Enforced disappearances are a widespread phenomenon in many countries around the world, but these are not the sole reason explaining the millions of people being missed today. Accounting for the missing from all involuntary reasons is the paradigm that international community should shift toward.
On 20 December 2006, the UN General Assembly adopted the International Convention for the Protection of All Persons from Enforced Disappearance, following the 1992 Declaration on the Protection of All Persons from Enforced Disappearance as a body of principles for States. The International Convention states that a ‘forced disappearance’ qualifies as a crime against humanity and, thus, is not subject to a statute of limitations. It gives victims’ families the right to seek reparations, and to demand the truth about the disappearance of their loved ones. On 23 December 2010, the Convention entered into force and with it the Committee on Enforced Disappearances was established. The Committee is the body of independent experts that monitors implementation of the Convention by the States Parties
The Convention is a good example of emerging international consensus on dealing with a global issue. It focuses on locating and identifying disappeared persons; on the deprivation of liberties by the Signatories, access to information for relatives of the disappeared; on the collection, processing, use and storage of personal information, including medical and genetic data, on the training of law enforcement personnel and on the different forms of reparations. These aspects are all crucial in the recognition of enforced disappearances as a rule of law issue rather than a humanitarian one. The Convention calls for investigation, and not only identification. It shifts from retributive to restorative justice.
Article 2 of the Convention states that ‘enforced disappearance is considered to be the arrest, detention, abduction or any other form of deprivation of liberty by agents of the State or by persons or groups of persons acting with the authorization, support or acquiescence of the State, followed by a refusal to acknowledge the deprivation of liberty or by concealment of the fate or whereabouts of the disappeared person, which place such a person outside the protection of the law.’
In my view, however, the Convention should not focus solely on enforced disappearances; it should cover all persons who go missing from involuntary reasons, such as armed conflict, human rights abuses, natural disasters, migration and organized crime.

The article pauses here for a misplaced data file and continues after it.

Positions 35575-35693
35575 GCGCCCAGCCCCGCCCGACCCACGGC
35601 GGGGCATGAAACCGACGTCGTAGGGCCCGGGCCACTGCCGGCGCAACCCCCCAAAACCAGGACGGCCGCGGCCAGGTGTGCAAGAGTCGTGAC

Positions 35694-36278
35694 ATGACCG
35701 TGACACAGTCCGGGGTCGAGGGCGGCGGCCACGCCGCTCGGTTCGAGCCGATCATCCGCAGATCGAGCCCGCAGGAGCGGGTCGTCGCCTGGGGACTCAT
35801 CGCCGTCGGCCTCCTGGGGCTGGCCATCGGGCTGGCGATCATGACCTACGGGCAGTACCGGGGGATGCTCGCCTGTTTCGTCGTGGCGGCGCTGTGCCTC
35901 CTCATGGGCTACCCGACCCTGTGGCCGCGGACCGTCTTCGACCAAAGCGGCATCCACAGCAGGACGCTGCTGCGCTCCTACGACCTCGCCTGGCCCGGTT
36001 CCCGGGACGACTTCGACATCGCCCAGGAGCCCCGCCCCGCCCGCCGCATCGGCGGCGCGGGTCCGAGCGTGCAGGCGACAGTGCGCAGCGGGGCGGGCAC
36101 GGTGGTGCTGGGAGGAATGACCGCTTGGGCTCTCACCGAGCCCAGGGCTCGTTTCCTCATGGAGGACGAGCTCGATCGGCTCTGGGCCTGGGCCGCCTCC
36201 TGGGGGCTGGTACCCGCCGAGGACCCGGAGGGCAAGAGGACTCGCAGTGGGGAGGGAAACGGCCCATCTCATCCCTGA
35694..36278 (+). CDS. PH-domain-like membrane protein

The instruments and mechanisms established by the Convention rightly focus on the rule of law and are relevant to more than only the victims of enforced disappearances. These instruments and mechanisms are applicable to people who go missing as a result of all other involuntary reasons. In any case, the important thing is to set in place an accepted procedure for tackling the issue of missing persons; the reason for a disappearance is of secondary importance.
It is necessary to highlight the fact that States should account for all forms of disappearance, whether or not state authorities directly or indirectly are involved. Government, judicial and law agencies are required by law to take steps in order to locate and identify persons who have gone missing, no matter who or what caused the disappearance. Citizens not only expect their government to investigate cases of enforced disappearance, they also want the authorities to act in cases arising from organized crime, hurricanes, earthquakes, plane crashes and human trafficking.
In 1980 the UN Commission on Human Rights, with Resolution 20, established a Working Group on Enforced and Involuntary Disappearances. The Committee on Enforced Disappearances works in collaboration with the Working Group. Though its mandate refers to ‘Involuntary Disappearances’, the scope of the Working Group is not as broad as one might think. The latest resolution on the Working Group, 27/1 approved in September 2014, states that the UN Human Rights Council is deeply concerned by the increase in enforced or involuntary disappearances in various regions of the world, including arrest, detention and abduction. “Involuntary reasons” are only mentioned a handful of times, and never defined beyond the criminal perspective.
The International Convention for the Protection of All Persons from Enforced Disappearance and the Working Group on Enforced and Involuntary Disappearances are important and relevant, but both should address the broader issue of the missing. Recognizing all forms of involuntary disappearance and stressing the mandatory role of the State in accounting for all those who go missing is a necessary step in setting in place a transparent and uniform approach to an issue that is as old as mankind. Families of the missing, not only those who have been victims of enforced disappearance, want to find their loved ones and they want – they are entitled to demand – the help of the authorities in order to do that.
Every year, 30 August is marked as International Day of the Victims of Enforced Disappearances by the UN General Assembly. From 2016 onward, I would propose that this day be renamed as the International Day of Missing Persons from All Involuntary Reasons.
[Disclaimer: The views expressed in this article do not necessarily reflect the views of the author’s employer.]
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